Spain hold edge over Czechs

Spain hold edge over Czechs

Defending champs relish prospect of playing on clay court at home

Spain go into this weekend's final as defending champions and with every reason to relish the prospect of a return to Barcelona's Palau Sant Jordi, the indoor arena that played host to their first Davis Cup final win in 2000.

Nadal has been struggling of late, failing to win so much as a set in the ATP finals last week, but he and the rest of the Spanish team are such consummate performers on clay that to underestimate them would be unwise to say the least.

"We are outsiders in Barcelona," Czech number one Radek Stepanek told newspaper Mlada Fronta Dnes.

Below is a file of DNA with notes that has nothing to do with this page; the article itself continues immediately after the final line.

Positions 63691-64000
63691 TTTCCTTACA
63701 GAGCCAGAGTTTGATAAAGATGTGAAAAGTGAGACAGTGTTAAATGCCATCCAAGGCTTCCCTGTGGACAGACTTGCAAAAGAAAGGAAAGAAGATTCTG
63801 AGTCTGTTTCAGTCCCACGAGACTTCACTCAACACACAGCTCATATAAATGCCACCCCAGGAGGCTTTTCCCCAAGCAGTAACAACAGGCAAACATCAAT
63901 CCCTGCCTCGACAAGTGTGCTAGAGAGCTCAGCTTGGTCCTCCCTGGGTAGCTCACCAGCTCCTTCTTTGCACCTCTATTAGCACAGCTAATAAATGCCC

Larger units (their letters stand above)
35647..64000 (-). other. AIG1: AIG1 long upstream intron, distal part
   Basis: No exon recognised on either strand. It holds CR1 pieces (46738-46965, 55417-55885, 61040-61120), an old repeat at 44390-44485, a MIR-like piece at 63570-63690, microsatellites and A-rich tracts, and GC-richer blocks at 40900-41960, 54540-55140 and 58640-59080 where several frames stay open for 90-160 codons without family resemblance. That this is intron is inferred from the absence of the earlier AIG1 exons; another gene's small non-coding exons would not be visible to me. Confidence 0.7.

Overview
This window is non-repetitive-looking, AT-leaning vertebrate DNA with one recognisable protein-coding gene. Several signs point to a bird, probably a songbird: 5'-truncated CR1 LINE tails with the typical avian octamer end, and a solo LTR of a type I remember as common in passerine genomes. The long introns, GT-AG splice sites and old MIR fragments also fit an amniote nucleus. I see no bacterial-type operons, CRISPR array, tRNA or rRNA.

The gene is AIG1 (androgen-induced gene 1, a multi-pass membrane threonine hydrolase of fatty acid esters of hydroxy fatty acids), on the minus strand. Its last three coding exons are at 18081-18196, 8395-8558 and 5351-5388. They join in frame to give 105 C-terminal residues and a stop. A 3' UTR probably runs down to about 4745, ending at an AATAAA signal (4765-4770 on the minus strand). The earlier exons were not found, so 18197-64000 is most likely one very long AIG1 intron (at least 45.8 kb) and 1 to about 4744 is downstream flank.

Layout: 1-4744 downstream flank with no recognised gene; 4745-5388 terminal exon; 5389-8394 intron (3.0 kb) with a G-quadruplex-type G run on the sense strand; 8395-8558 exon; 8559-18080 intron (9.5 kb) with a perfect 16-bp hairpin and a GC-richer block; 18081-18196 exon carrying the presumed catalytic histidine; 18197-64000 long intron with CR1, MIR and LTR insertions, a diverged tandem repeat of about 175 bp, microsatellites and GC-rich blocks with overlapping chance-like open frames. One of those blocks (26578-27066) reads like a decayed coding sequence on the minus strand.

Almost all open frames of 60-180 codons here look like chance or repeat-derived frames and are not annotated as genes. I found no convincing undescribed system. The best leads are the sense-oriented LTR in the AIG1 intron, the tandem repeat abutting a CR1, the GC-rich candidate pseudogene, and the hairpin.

"To take into consideration Nadal's failure in London? That doesn't work. The moment he steps on to the Barcelona clay, he will be a totally different player." Nadal, four times French Open champion, heads a formidable line-up that also includes world number nine Fernando Verdasco, David Ferrer (ranked 18th) and Feliciano Lopez (47). Captain Albert Costa was part of the team that overcame Australia in a memorable tussle at the Palau in 2000, when huge crowds screamed themselves hoarse in support of their team. Along with Stepanek, the world number 12, the Czechs will pin their hopes on 20th-ranked Tomas Berdych, with Jan Hajek and Lukas Dlouhy also in the squad but unlikely to get on court.